Positive dosage response of CCA in hardwood power poles to soft rot indicated from New South Wales soft rot survey dat
1983 - IRG/WP 3233
Experience and observation have shown that retentions of less than 16 kg/m³ in the sapwood of individual hardwood poles are unlikely to delay its deterioration sufficiently to ensure an economic performance in some instances. The higher retentions of current practice should do so subject to adequate inspection and maintenance. Increases in retentions requirements up to 35 kg/m³ more or less, depending on species should now be implemented in the interest of securing a greater margin of confidence in the product at small additional cost.
A J Witheridge

Physiologic response of Phanerochaete chrysosporium to exposure to triazole fungicides
1994 - IRG/WP 94-10066
Triazoles are increasingly important fungicides which are employed for a variety of applications included wood protection. Several recent studies suggest that white rot fungi are more tolerant of triazole compounds than other wood degrading fungi. Cultural studies using a white rot fungus, Phanerochaete chrysosporium, and 0.2 or 0.8 ppm of tebuconazole or propiconazole suggested that mycelial dry weight was most affected by the presence of triazoles. Extracellular carboxymethylcellulase, cellobiosidase and phenol oxidase activities were depressed but not inhibited by triazoles, while ß-glucosidase activity appeared to be slimulated by the presence of these biocides. The results suggest that white rot fungi may be less sensitive to triazoles and this diminished sensitivity may permit these fungi to become more important on wood treated with this biocide.
J J Morrell, R K Velicheti

Termite Response to Agricultural Fiber Composites: Hemp
2005 - IRG/WP 05-10548
Industrial hemp, Cannabis sativa, is a fiber usable in manufacture of nutritional products, rope, textiles, paper and building products. Due to the illicit recreational uses of Cannabis sativa varieties with high tetrahydrocannabinol content (marijuana), hemp is not grown commercially in the United States. However, it is grown in many other nations, and has been proposed as a replacement for sugarcane and other commodity crops in the United States, including Hawaii. These studies were undertaken to determine the susceptibility of several potential hemp building products to Formosan subterranean termite attack. Although advocates of the fiber sometimes comment on its relative resistance to insects and decay fungi, there is little to no data available to either substantiate or refute these claims. Termite responses to experimental hemp fibreboards (UF or MDI resins), and to a commercial mineralized hemp building material (Isochanvre) were evaluated in laboratory essays. The hemp fibreboards were readily attacked by termites, although the UF resin was relatively toxic to them in comparison to MDI. Termites also readily consumed the mineralized hemp fibers, although mortality was high. Thus, one can conclude that hemp is susceptible to termite attack. Urea formaldehyde resin in fibreboards and silica, lime or boric acid in mineralized hemp were detrimental to termite survival, but still did not prevent significant attack. Preservative or other treatments appear to be required to protect hemp building products from degradation.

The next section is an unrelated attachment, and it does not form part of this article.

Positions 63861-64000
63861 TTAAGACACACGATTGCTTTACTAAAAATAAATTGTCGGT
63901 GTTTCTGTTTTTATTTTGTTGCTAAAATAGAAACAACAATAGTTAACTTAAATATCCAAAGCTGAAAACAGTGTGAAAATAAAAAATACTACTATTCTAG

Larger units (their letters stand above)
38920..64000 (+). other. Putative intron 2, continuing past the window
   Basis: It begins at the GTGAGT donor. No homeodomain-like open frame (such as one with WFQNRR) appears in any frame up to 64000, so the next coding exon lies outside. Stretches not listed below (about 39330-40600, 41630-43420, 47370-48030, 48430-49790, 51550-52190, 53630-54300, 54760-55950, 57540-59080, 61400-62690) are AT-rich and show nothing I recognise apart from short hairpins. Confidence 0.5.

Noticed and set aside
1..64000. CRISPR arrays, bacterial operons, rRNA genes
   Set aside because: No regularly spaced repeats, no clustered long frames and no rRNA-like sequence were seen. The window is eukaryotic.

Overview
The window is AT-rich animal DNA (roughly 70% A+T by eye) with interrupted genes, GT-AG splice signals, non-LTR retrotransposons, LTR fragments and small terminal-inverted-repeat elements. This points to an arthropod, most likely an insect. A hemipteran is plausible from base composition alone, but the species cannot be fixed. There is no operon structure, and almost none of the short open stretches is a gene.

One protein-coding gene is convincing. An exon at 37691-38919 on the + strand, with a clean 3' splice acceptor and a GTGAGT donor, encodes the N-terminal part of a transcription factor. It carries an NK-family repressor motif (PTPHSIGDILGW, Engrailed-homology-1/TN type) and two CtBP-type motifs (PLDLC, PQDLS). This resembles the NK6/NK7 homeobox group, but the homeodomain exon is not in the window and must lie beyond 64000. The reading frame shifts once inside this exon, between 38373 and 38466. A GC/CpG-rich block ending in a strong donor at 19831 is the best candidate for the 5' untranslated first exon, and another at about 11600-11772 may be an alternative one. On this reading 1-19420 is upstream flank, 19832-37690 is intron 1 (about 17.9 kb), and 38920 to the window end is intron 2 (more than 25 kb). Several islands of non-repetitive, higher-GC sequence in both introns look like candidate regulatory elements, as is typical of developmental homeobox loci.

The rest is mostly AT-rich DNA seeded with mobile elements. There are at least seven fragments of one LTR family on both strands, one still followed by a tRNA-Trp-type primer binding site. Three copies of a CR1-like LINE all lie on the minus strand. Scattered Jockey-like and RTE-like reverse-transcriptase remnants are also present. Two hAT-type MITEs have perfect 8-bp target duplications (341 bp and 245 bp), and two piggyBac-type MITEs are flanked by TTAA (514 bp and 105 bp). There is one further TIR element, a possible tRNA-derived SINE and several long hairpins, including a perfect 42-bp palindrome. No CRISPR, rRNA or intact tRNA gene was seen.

J K Grace

Termite response to Agricultural Fiber Composites: Bagasse
2005 - IRG/WP 05-10549
Bagasse, or sugarcane rind, is a fibrous by-product of sugar extraction from sugarcane, Saccharum officinarum L. Bagasse fiber performs similarly to hardwood fiber in composite board products. In laboratory studies, Formosan subterranean termites survived as well on a diet of Bagasse as on Douglas-fir wood. Field tests with a compressed Bagasse panel (produced by heat extrusion) indicated that termites readily penetrated the acrylic/vinyl latex coating on the panel, and tunnelled throughout the interior Bagasse fibers. Treatment of the fibers with disodium octaborate tetrahydrate did not prevent the termite penetration of the panel exterior. Subsequent moisture sorption by the fibers led to rapid swelling and deformation of the panels. A dimensionally stable, high density Bagasse particleboard was also evaluated in laboratory tests. No swelling was noted, although the particleboard was readily penetrated and consumed by Formosan subterranean termites, and mold growth was also noted on the test wafers. In recent years, high-profile Bagasse board production facilities were opened in both Louisiana and Hawaii, only to close shortly thereafter. Bagasse may have more market potential in a value-added, preservative treated product than as a low-end commodity competing with comparable wood products.
J K Grace

Risk of pulmonary damage as a result of an evaporation of ca. 50 ppb = 42 mg HF, evaporated from wood treated by difluorides
1987 - IRG/WP 3401
In this review of the literature the effects of fluorides and fluorine on man are described, especially the low level effects of inhaled HF on human beings. The term "fluoride" is used as a general term everywhere, where exact differentiation between ionic and moluecular forms or between gaseous and particulate forms is uncertain or unnecessary. The term covers all combined forms of the element, regardless of chemical form, unless there is a specific reason to stress the gaseous elemental form F2, in which case the term "fluorine" is used.
H F M Nijman

Unsuitability of the limiting dose as a criterion for assessing the toxicity of preservatives to wood-destroying fungi
1974 - IRG/WP 243
In the majority of methods for investigating preservatives for wood-destroying fungi their toxicity is assessed by determining what is called the "limiting dose". This normally denotes a range of preservative solution concentrations or retentions of dry preservative in the timber, the lower value serving to indicate the amount of preservative at which is observed the expected effect, e.g. the growth of fungus round the timber or the destruction of the timber by the fungus, while the higher value is regarded as the minimum amount of preservative at which the expected effect is not observed. The limiting dose is regarded as a criterion for assessing the toxicity of the preservative and is used when comparing different preservatives for toxicity to a particular species of fungus, and also for characterizing the sensitivity of the different species and strains of fungi to the particular kind of preservative.